When I was an undergraduate at the University of New Brunswick in the late 1990s and early 2000s, the name “Acadiensis” always triggered within me a certain sense of awe and wonder. Don’t get me wrong, I was well aware that it was an academic journal, that it published articles on the history of the Atlantic Region, and that it was produced somewhere on the university campus. It was hard not to be aware to some degree. I can’t tell you how many Acadiensis articles I had to read as part of my honours history degree, but it was definitely a lot.
Nevertheless, that didn’t stop me or some of my fellow honours students from developing a sort of nerdy reverence for the journal. We viewed, somewhat naively, Acadiensis as a symbol of the craft we were training to join, of both the historians who had come before us and the history that had yet to be written. It also didn’t hurt that the articles in the journal actually made the Atlantic Region’s history interesting, something that many of us hadn’t encountered before that point in our formal educations.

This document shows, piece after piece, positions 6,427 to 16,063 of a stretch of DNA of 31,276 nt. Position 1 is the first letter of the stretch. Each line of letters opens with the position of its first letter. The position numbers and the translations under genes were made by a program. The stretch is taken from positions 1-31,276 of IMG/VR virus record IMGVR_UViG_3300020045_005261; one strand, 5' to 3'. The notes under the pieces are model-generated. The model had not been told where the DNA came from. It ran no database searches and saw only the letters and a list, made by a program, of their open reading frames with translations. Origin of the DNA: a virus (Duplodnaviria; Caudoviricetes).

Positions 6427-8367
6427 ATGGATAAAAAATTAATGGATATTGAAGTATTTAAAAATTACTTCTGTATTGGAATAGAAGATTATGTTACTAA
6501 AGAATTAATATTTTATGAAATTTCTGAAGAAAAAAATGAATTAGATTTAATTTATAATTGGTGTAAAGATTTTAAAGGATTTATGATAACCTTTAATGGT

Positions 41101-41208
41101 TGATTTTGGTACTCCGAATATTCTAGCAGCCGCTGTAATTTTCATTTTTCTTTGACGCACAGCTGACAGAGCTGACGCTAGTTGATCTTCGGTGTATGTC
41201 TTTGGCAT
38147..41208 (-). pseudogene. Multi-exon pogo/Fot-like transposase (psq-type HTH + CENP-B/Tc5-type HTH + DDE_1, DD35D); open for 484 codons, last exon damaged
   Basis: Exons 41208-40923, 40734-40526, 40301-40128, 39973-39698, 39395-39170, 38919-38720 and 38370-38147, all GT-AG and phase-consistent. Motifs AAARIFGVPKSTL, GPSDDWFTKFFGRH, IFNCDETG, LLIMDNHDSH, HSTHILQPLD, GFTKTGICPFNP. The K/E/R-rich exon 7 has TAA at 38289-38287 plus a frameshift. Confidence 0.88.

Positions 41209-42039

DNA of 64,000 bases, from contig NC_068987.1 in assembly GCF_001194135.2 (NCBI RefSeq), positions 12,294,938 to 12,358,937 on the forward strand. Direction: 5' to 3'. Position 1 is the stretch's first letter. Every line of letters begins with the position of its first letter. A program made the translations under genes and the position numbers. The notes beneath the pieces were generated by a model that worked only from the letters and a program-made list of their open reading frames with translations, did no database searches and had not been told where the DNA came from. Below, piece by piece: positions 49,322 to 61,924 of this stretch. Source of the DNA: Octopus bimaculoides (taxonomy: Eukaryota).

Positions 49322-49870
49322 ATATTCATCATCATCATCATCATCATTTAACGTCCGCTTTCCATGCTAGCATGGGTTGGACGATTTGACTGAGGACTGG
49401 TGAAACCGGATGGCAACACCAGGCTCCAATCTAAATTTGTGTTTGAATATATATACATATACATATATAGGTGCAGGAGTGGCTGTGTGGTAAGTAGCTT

It is many years, degrees, and full- and part-time jobs and positions later, and I still have a lot of respect for the journal. Of course, I’m now much less naive about the general operations of an academic journal, but that doesn’t diminish my appreciation for all that Acadiensis has done to bring the history of the Atlantic Region to the fore, as David Frank described so well in a presentation to the Organization of American Historians Annual Meeting in 1999.
With the launch of a new blog this past July, along with a new website, Acadiensis has entered the next phase in its mission to promote the history of the Atlantic Region. Much to my delight, I was asked to be a regular contributor to the blog. I accepted, with the understanding that I’ll be writing a few posts per year on a variety of history-related topics. For example, I will soon be assuming the position of Assistant Professor of History and Canadian Studies at the University of Maine, and regularly contributing to the blog is potentially a great way to encourage more cross-border scholarship and understanding in the region. Whatever the topic, this former undergrad, who was once filled with nerdy reverence, is just glad to be a part of it all.
For a good introduction to the Acadiensis Blog, click here.
To read my first contribution to the blog, a review of Ronald Rees’s New Brunswick: An Illustrated History (Halifax: Nimbus Publishing, 2014), click here.
If you’re interested in contributing, contact Corey Slumkoski, the Digital Communications Editor for Acadiensis: email@example.com.